A conference on the Korean War and peace, hosted by the Korea-US Alliance Foundation and the Korea Defense Veterans Association, takes place in Seoul on Tuesday. (Ministry of Patriots and Veterans Affairs)
South Korea and the United States are not just mere friends or allies but "family," and their alliance will remain ironclad based on their deeply shared values, US Ambassador Harry Harris said Tuesday.
Harris made the remarks during a peace conference held in Seoul and via video link to mark the 70th anniversary of the outbreak of the 1950-53 Korean War, saying the alliance between the two countries has only grown stronger since the war.
"The US and other sending states came to the aid of South Korea, helping to defend it from an invasion from the North, and helping South Korea forge its own path to become an exemplary democracy and economic powerhouse," Harris said in his video message.
"The United States and the Republic of Korea are far more than mere friends, or even allies. We are family," the envoy said. "Our alliance is ironclad and always will be."
The alliance has been under a fresh spotlight as US President-elect Joe Biden has pledged to safeguard the value. Seoul and Washington are facing tricky issues, such as negotiations for a defense cost-sharing deal, which has been deadlocked amid the US' demand for a hefty increase in Seoul's payment.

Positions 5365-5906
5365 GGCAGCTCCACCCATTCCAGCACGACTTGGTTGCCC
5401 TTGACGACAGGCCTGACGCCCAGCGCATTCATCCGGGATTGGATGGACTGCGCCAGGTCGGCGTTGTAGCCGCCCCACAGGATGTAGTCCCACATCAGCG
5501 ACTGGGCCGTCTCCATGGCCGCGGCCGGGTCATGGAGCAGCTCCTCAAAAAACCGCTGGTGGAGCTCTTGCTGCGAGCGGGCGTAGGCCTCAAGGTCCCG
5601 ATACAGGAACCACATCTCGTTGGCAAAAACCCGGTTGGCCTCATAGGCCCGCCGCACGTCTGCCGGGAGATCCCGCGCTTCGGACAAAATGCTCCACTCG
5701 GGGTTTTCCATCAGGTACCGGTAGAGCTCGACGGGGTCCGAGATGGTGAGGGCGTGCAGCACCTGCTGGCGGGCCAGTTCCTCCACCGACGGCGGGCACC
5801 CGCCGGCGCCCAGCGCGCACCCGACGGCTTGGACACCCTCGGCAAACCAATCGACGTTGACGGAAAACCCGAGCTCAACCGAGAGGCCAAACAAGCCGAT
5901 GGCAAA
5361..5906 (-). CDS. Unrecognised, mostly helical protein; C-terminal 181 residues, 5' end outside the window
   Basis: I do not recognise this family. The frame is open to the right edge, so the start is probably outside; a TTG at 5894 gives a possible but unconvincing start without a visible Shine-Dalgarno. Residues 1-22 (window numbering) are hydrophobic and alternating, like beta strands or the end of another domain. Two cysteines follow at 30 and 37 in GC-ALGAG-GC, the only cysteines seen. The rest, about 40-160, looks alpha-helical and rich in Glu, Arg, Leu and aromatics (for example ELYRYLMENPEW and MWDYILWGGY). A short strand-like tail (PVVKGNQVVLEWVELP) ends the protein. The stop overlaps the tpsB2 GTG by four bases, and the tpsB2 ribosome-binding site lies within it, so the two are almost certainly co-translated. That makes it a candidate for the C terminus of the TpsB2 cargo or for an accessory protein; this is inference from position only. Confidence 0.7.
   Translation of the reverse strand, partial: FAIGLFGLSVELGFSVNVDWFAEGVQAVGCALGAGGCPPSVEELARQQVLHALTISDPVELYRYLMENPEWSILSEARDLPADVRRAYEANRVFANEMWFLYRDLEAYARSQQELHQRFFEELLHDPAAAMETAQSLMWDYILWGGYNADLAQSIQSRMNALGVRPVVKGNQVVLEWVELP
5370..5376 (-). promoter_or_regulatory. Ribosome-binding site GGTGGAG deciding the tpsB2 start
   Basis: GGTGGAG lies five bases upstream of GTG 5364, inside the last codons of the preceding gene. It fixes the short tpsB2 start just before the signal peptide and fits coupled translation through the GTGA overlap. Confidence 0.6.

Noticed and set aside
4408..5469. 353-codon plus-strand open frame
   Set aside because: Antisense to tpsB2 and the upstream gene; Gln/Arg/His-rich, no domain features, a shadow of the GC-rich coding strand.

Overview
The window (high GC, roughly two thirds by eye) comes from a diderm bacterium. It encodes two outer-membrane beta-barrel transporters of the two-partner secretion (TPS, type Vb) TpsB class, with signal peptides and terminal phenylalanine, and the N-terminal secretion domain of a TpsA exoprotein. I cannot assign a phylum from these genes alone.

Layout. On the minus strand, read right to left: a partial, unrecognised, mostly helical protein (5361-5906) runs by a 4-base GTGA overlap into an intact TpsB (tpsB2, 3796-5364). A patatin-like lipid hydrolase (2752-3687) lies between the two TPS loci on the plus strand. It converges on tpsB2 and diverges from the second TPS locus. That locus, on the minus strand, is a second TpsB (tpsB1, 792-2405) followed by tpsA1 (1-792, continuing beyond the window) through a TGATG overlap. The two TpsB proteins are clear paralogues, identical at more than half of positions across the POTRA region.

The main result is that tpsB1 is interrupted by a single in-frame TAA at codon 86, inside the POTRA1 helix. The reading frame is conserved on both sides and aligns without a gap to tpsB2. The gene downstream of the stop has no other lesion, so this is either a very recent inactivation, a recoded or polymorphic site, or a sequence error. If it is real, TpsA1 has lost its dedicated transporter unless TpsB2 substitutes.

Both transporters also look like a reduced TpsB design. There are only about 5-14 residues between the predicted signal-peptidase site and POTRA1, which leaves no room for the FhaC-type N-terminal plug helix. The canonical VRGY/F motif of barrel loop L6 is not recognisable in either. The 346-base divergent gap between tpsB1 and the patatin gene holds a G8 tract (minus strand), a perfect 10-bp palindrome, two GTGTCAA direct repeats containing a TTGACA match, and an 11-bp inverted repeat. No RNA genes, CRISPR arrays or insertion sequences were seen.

US Veterans Affairs Secretary Robert Wilkie also used his speech as a chance to highlight the sacrifice of service members during the war and the strong bilateral relationship.
"The strength of our alliance is the strongest ever, and we continue to support and assist each other through the hardships of all types, especially in the face of new threats that recognize no national borders," the secretary said.
He then expressed gratitude for South Korea's donation of 500,000 face masks in May for US veterans to help them fight the new coronavirus.
The two-day forum that began Tuesday is hosted by the Korea-US Alliance Foundation and the Korea Defense Veterans Association, and will bring together former senior government and military officials from the two nations as well as renowned experts.
The Korean War broke out on June 25, 1950, after North Korean troops invaded the South, with backing from China and the then Soviet Union. It ended in a truce rather than a peace treaty, leaving the two Koreas technically at war.
Rep. Min Hong-chul of the ruling Democratic Party, who is also the chairman of the parliamentary defense committee, called for upgrading the alliance in a future-oriented manner.
"The defense cost-sharing deal should be reached at a fair and reasonable level, and the transition of the wartime operational control (OPCON) should be decided in a way that respects South Korea's stance and takes the US' strategies into consideration," the lawmaker said.
"The National Assembly will try to boost exchanges with the US parliament to help further cement and advance the bilateral alliance," he added.
South Korea's Patriots and Veterans Affairs Minister Park Sam-deuk also said that the firm bilateral ties guarantee security and peace on the Korean Peninsula.
"We will continue to push for reconciliation with North Korea. I believe that there will be progress in peace efforts if the US continues to support us and work together," Park said.
He also expressed gratitude for American and other international service members who sacrificed themselves during the Korean War, and vowed to expand projects for veterans and their descendants. (Yonhap)